A giant in the civil rights movement.
Ella Jo Baker was born December 13, 1903, in Norfolk, Virginia, the granddaughter of slaves, the “Ella Baker Center for Human Rights” reports. Baker grew up in North Carolina, learning of her grandmother’s life in slavery, and the institution’s injustice, using that as fuel to hone her purpose as a social justice warrior. She carried her grandmother’s pride with her throughout her life, eventually going to Shaw University in Raleigh, working against unjust school policies, and moving to New York City after graduation to get involved in social activist organizations.
Baker joined the Young Negroes Cooperative League in 1930, developing Black economic power through collective organizing. In 1940, she began working as a field secretary for the NAACP, eventually becoming director of several branches from 1943 to 1946. She fought against Jim Crow Laws in the Deep South, finally moving to Atlanta in 1957 to support Dr. King’s Southern Christian Leadership Conference (SCLC), running a voter registration campaign called the Crusade for Citizenship.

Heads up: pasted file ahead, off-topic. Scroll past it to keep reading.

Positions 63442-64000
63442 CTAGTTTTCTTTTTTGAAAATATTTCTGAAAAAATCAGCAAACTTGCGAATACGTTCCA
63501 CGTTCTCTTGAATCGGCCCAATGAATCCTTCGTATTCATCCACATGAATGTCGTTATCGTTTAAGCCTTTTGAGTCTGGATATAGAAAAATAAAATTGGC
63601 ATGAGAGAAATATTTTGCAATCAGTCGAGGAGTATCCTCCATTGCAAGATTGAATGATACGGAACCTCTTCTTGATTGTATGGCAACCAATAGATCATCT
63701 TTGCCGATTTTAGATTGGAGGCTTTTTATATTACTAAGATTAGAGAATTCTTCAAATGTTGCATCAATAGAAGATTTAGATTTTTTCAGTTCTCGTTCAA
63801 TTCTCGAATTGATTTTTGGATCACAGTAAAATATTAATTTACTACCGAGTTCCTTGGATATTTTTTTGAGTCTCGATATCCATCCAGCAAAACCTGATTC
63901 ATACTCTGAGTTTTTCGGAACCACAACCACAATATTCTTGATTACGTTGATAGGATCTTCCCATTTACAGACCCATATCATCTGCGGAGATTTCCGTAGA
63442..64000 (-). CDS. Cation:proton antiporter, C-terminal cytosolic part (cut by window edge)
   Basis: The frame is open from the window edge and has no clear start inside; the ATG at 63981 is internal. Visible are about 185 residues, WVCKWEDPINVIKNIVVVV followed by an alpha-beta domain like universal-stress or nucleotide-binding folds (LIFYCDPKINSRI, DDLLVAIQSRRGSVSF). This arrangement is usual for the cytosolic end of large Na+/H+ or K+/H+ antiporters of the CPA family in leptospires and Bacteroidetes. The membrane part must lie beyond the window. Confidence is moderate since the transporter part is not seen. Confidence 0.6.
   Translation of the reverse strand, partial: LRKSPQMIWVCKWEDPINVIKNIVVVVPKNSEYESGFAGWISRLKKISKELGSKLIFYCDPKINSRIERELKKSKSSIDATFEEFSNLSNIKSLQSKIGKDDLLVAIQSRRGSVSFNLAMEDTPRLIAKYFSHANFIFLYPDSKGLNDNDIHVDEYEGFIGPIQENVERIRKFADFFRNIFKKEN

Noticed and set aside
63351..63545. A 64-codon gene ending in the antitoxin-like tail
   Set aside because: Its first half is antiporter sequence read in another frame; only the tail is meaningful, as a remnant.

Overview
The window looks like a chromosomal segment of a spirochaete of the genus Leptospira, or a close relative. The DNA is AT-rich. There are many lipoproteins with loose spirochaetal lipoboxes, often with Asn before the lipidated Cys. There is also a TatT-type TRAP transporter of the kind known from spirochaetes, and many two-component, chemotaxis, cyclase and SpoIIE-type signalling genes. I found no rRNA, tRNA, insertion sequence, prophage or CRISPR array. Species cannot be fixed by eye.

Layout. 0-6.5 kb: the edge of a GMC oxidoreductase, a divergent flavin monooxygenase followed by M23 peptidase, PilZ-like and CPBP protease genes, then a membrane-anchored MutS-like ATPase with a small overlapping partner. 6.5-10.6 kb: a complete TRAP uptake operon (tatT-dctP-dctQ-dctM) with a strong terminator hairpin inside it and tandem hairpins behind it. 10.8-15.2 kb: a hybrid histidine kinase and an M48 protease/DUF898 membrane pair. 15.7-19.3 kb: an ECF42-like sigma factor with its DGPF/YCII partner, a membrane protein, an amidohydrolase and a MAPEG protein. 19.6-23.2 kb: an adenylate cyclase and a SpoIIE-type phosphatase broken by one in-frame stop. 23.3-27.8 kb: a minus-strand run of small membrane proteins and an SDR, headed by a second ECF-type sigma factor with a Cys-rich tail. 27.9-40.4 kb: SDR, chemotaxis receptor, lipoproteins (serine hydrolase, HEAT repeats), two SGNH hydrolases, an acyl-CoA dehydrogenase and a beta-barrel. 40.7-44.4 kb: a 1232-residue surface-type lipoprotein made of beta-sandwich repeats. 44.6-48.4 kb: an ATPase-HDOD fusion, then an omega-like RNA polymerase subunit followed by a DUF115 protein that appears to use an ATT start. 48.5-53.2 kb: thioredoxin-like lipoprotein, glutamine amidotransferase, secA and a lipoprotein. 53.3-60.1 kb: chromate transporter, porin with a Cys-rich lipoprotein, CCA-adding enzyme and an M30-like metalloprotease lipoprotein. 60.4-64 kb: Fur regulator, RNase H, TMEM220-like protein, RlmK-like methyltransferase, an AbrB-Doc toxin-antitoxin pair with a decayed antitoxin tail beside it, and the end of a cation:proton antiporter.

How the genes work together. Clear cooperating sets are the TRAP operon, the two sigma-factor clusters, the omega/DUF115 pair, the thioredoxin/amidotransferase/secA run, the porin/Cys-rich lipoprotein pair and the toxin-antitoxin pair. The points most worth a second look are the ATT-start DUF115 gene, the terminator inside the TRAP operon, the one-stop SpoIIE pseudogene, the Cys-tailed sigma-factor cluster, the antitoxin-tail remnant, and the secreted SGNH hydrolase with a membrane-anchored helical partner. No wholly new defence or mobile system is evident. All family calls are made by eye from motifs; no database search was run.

Baker eventually left the SCLC, becoming a founding member of the Student Nonviolent Coordinating Committee (SNCC) after organizing a meeting at Shaw University for student leaders of the Greensboro sit-ins in April of 1960. SNCC was responsible for expounding upon Mahatma Gandhi’s theory of nonviolent action and worked to organize the 1961 Freedom Rides and create the 1964 Freedom Summer, aimed at registering Black voters in Mississippi. Baker’s leadership and guidance made SNCC one of the preeminent organizations for human rights in the country. “This may only be a dream of mine, but I think it can be made real,” Baker once said.
Her work, her principles, and her legacy live on today through the “Ella Baker Center for Human Rights,” which focuses on “building the power of Black, brown, and poor people to create solutions for one of the biggest drivers of injustice today: mass incarceration.” Through their policy work, commitment to defunding policing in Alameda County, California, statistical reporting on the impact of mass incarceration on the community and economically, and restorative justice work, the Ella Baker Center keeps the civil rights legends’ name alive. It is this mantle that we all must take up.
Baker passed away on December 13, 1986, her 83rd birthday. May her work and legacy never be forgotten.
Rest in peace, Ella Baker.
Photo Courtesy of Danny Lyon/SNCC Digital